No virtual whiteboard is perfect for everyone - and every virtual whiteboard service seems to shut down after a few years. While we've recommended several over the years, the only one still around is Twiddla, which is so feature-rich that it might feel too complicated (and ugly) for some projects. If so, try the simpler app RealtimeBoard.
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Online whiteboard Dabbleboard makes drawing diagrams, jotting notes and sketches, and sharing that work easy online. Dabbleboard comes with a library of readily-available objects for piecing together org charts, mind maps, network diagrams, floor plans, photo annotation, interface designs, and electrical diagrams. When you share your Dabbleboard work with someone via emai, you can watch, real-time, as he or she makes changes to it. There's also a public library of Dabbleboard drawings that you can copy and edit for your own purposes. Hit the play button above for a demo of what you can do with Dabbleboard. Dabbleboard
All platforms: Free multi-protocol instant messenger client Coccinella offers all the features of an IM app you'd expect, plus one more: a whiteboard. Chat on AIM, ICQ, MSN, and GTalk with Coccinella, which also supports voice chat. But the fun feature is the whiteboard which lets chatting pals collaborate with text, drawings, and image and audio files. Coccinella is a free download for Windows, Mac, or Linux.
Online collaboration service PalBee integrates video conferencing and whiteboard sharing so you can meet up with co-workers over the internet. PalBee supports one free hour at a time for up to five collaborators, and it can record the session as its happening for later review—the results of which can be embedded on any web page (similar to the video above). Naturally, since PalBee is web-based, it works on all platforms as long as you've got a webcam. PalBee is currently completely free to use, though pay plans are likely to emerge. PalBee
Twiddla, a free whiteboarding service that doesn't require sign-ups to start using, turns any web site, photo or graphic file into a canvas for marking and discussion. Winner of this year's Technical Achievement award at the SXSW festival, Twiddla isn't the only whiteboard service, for sure, but its ease of use and quick setup and extra features—including live conference-call-style audio chat—make it a stand-out. You can check out Twiddla's features without even launching a "guest" account by trying out its live "sandbox" mode. For web workers, design types, and anyone needing to draw out or discuss an idea, it's a worthy tool to keep bookmarked. Twiddla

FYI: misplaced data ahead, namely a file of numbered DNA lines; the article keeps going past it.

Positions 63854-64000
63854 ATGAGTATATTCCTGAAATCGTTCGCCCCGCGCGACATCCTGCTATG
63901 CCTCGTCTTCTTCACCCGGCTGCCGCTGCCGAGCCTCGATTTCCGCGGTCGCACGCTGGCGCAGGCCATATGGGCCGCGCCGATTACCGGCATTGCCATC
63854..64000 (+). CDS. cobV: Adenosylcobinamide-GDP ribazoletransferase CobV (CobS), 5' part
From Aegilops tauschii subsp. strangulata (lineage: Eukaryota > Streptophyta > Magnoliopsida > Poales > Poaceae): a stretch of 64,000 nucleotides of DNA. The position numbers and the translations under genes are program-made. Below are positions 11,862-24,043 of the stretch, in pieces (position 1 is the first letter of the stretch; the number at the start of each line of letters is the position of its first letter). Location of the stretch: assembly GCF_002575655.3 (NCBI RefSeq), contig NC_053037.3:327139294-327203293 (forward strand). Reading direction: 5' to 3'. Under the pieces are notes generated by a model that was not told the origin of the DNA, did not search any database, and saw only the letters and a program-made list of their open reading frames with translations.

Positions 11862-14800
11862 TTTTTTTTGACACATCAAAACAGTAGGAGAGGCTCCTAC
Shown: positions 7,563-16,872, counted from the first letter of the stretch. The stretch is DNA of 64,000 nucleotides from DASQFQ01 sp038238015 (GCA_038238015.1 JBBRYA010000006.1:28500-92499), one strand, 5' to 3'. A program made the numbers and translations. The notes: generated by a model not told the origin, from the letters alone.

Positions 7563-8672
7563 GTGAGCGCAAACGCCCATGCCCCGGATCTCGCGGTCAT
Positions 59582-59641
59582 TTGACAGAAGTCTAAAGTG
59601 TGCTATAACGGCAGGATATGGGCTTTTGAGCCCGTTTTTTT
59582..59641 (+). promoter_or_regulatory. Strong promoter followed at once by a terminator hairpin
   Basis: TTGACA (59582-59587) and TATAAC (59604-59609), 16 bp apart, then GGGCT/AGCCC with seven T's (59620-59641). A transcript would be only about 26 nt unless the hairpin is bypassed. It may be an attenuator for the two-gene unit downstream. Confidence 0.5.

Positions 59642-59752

Windows/Mac/Linux: Coccinella, a free Jabber chat client, is robust enough on its own instant messaging terms, with tabbed chat windows, foreign language support, and an easily theme-able interface. But what really sets it apart is its integration of a great whiteboard tool that's easily shared and forwarded between you and your chat partners. The whiteboard has the basic features of Microsoft Paint, but that's a step up from many black-and-white board tools we've seen. I couldn't get Coccinella working with my Google Talk/Gmail account during a quick setup test, but the features are likely there for integration. Coccinella is a free download for Windows, Mac, and Linux systems. For more whiteboard tools, check out the no-registration-required Scriblink or GE's instant online whiteboard.
Turn a notecard into a miniature whiteboard by wrapping it with packing tape. As shown above, packing tape can also be used to laminate notecards you want to protect. The downside to carrying a notecard wrapped in packing tape is that you'd also have to start carrying a dry erase marker. Regardless, if you're a frequent doodler, big thinker, or work in an environment where dry erase markers are abundant, you can reuse notecards that would otherwise get scrapped.
Make A Pocket-Size Dry Erase Board
Weblog Lifehack.org goes beyond the whiteboard to point out the myriad ways dry-erase markers can be helpful reminder and planning tools. Bathroom mirrors, filing cabinets, and even shower doors can be notated to remind and train yourself, but this tip in particular caught my eye:Mark miles or date of next service inside your car's windshield: A lot of service shops put a little plastic sticker with the date or mileage when you'll need your next oil change or tune-up; if yours doesn't, use a fine-tip dry-erase marker to write it yourself in an out-of-direct-sight corner of your windshield.My "next change" stickers invariably fall off, and wiping off the mileage number just before an oil change could ward off the heavy-handed guilt trip (and sales pitch) at the station. For more dry-erase DIY, check out removing permanent marker with a dry-erase marker, and two home-built dry-erase boards. Photo by ojbyrne.